FRYEBURG, Maine — Critics say it can’t be done, but if the owners of a proposed passenger train service are able to pull it off, it could bring hundreds of jobs and thousands of tourists to Maine. The last time the tracks in Fryeburg were used to carry passengers from Portland to Montreal, Canada, was in 1959. Now, 55 years later, plans are in the works to bring passenger train service back, linking Portland to the White Mountains in New Hampshire and to Montreal.
“I think this area needs that. I think the country needs that,” says Lisa Johnson of Chocorua, New Hampshire.
She’s already imagining how nice it would be to take a train to the Fryeburg Fair instead of fighting all that traffic.
“It’s a more relaxed way to travel,” she added. “You’re not fighting the traffic. You’re sitting back and relaxing, enjoying it.”
Better still, the president of Golden Eagle Railway says the new rail service would generate 200 full time jobs with benefits.
President David Schwanke is looking at Fryeburg not only as his company headquarters but as a train stop along the route at the Maine Visitors Center right on the border.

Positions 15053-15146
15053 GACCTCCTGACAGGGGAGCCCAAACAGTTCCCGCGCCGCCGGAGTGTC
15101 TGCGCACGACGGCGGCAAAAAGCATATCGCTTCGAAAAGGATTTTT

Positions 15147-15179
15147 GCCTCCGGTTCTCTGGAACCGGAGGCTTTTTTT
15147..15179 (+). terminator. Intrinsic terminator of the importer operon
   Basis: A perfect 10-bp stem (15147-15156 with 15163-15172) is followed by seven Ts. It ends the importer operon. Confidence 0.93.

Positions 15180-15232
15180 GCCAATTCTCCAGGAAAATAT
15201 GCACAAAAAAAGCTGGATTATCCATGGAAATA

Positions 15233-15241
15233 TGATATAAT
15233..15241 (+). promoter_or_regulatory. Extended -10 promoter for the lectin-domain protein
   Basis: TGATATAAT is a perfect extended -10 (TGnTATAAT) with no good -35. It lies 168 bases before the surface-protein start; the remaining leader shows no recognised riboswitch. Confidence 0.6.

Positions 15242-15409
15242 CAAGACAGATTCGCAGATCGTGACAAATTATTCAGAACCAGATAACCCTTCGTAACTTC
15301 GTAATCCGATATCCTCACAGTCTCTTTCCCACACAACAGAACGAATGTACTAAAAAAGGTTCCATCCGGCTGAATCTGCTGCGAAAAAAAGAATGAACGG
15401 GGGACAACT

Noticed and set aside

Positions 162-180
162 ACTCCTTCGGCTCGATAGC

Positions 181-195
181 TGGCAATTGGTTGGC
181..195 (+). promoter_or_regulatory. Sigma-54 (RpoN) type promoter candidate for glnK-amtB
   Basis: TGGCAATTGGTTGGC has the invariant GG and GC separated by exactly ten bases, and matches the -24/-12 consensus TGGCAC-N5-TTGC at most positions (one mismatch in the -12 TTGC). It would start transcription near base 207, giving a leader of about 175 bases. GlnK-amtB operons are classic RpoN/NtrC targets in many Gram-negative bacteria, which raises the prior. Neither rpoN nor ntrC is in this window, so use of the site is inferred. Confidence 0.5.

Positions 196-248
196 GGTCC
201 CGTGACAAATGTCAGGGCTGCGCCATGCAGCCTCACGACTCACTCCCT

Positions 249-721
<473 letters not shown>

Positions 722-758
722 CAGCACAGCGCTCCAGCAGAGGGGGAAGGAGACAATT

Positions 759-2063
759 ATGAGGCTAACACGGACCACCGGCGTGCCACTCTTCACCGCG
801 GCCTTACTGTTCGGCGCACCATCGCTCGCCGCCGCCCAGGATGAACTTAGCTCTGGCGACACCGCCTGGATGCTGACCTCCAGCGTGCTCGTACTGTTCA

“It’s going to take a lot of work,” says Paul Galant of Fryeburg.
It also will take a great deal of money. Golden Eagle Railway is in the process of raising $40 million, and $10 million of that will go to replace worn out railroad ties.
“What I’ve heard is they’re going to replace every other tie. So, I mean, with enough money, anything’s possible,” Galant says.
Linking the Amtrak’s Downeaster to rail lines in Canada also could mean a big economic impact. Carey Hewitt, of Nova Scotia, Canada, says when her kids were little “they loved the train ride out at Clark’s Trading Post, and you just don’t have that experience these days.”
But critics say the rails are in too bad a shape, and say this just isn’t financially viable. Despite the skepticism, the president of Golden Eagle Railway remains optimistic. He hopes to start freight service this spring, followed by passenger rail service from Portland to the White Mountains, then finally extending to St. Johnsbury, Vermont, where it could link up with railways already in place to Montreal. Trains would include a four-star restaurant, sports bar and sleeper cars.